Objective: Brief motivational interventions (BMIs) are currently the most efficacious individual intervention for mandated college students. However, little is known about how BMIs facilitate client language in relation to subsequent changes in alcohol use and problems in mandated student samples. Method: The current study used the Motivational Interviewing Skills Code (MISC 2.0; Miller, Moyers, Ernst, & Amrhein, 2003) to code BMI sessions (N = 252) from 2 randomized clinical trials that led to significant reductions in alcohol use and alcohol-related problems in mandated student drinkers. A proportion of change language was calculated for each decile (1st to 10th) of the BMI sessions. Results: Latent class analyses of in-session speech indicated that there were 3 distinct trajectories of change language over the course of the session: high (n = 59), increasing (n = 122), and low (n = 71). Members of the high trajectory group showed higher rates of alcohol-related problems prior to the BMI and members of the low trajectory group were more likely to be male. Six months following the BMI, members of the high and low trajectory groups demonstrated significant reductions in alcohol use and problems, and members of the increasing trajectory group only reduced alcohol-related problems. Conclusions: Associations among the 3 trajectories of client change language and subsequent reductions in alcohol use and problems partially supported the technical hypothesis of MI efficacy. Client factors as well as the nature of the discussion of personalized feedback may determine the link between in-session client language and subsequent behavior change. (PsycINFO Database Record (c) 2018 APA, all rights reserved)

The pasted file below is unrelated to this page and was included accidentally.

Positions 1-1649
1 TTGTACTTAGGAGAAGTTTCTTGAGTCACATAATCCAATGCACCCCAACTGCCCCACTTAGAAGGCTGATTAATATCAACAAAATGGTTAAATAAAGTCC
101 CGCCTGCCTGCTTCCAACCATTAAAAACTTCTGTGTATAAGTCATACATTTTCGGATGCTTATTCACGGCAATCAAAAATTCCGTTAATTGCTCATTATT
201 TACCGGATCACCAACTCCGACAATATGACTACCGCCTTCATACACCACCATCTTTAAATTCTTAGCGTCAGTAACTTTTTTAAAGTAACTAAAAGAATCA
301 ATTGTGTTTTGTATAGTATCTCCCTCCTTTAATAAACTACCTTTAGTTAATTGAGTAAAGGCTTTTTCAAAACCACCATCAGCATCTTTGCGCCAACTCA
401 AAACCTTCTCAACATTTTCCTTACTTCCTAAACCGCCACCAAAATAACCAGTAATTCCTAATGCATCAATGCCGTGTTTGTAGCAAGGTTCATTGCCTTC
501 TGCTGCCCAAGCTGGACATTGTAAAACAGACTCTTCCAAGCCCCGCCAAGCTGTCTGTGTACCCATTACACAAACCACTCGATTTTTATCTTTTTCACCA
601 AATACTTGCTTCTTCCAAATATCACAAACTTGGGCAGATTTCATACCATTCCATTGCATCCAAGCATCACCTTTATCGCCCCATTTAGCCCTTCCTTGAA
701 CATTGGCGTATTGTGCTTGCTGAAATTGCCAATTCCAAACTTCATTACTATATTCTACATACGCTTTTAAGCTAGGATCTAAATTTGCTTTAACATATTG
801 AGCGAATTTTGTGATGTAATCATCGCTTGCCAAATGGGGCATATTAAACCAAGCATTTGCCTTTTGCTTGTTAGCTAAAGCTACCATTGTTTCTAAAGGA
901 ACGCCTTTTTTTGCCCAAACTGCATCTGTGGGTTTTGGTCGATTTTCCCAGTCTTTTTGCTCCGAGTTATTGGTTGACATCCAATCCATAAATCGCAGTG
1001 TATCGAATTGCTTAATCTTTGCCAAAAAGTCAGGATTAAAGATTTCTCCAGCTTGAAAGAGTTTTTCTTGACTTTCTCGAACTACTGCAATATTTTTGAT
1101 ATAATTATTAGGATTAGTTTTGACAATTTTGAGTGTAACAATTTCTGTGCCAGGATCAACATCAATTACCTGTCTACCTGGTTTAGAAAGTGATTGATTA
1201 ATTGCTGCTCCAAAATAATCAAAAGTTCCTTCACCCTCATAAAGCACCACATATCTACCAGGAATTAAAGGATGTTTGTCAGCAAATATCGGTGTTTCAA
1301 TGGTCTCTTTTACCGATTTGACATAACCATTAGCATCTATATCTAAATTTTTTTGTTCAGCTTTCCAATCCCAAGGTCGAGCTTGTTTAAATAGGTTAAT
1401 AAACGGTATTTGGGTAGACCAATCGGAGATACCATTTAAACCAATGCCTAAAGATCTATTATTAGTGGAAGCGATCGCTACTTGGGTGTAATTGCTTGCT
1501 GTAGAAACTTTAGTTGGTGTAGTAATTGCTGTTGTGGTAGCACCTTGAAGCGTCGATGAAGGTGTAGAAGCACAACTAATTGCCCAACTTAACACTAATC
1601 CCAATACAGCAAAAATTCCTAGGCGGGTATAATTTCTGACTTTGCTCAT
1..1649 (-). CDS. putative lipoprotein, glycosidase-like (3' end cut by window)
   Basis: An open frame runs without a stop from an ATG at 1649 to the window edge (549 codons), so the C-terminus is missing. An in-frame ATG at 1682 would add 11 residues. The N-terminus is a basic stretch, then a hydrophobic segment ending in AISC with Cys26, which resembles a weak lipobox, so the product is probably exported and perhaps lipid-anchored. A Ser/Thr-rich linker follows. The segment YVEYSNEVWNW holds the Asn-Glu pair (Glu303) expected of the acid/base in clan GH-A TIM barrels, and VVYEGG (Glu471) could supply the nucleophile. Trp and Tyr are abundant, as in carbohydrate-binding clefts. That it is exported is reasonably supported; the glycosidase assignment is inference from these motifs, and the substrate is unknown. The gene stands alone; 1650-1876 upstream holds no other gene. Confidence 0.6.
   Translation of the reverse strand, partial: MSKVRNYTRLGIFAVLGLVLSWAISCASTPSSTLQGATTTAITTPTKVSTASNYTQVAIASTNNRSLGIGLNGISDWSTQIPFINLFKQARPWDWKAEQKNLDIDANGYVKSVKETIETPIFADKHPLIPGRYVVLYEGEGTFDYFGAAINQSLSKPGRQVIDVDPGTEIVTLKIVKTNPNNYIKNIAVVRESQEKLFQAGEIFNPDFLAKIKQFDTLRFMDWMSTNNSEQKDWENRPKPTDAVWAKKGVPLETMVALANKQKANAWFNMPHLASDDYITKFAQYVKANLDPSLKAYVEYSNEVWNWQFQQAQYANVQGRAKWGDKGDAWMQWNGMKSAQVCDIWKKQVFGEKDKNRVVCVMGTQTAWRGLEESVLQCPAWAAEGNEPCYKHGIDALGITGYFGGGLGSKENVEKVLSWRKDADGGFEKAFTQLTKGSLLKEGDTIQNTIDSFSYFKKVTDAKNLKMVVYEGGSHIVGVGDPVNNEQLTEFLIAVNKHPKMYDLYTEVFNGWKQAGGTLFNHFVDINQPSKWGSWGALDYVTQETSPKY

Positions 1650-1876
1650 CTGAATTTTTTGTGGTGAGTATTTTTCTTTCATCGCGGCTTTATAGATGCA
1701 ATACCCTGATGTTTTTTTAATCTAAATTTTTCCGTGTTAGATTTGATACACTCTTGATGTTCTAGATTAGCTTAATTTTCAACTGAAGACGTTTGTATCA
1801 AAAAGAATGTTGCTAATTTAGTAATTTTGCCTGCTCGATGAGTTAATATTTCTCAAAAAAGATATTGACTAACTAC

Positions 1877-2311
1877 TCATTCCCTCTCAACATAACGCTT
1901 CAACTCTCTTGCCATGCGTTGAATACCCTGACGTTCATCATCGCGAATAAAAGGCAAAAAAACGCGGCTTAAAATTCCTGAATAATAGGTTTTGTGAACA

Disentangling the link between posttraumatic stress disorder and violent behavior: Findings from a nationally representative sample.

Mon, 27 Nov 2017 05:00:00 GMT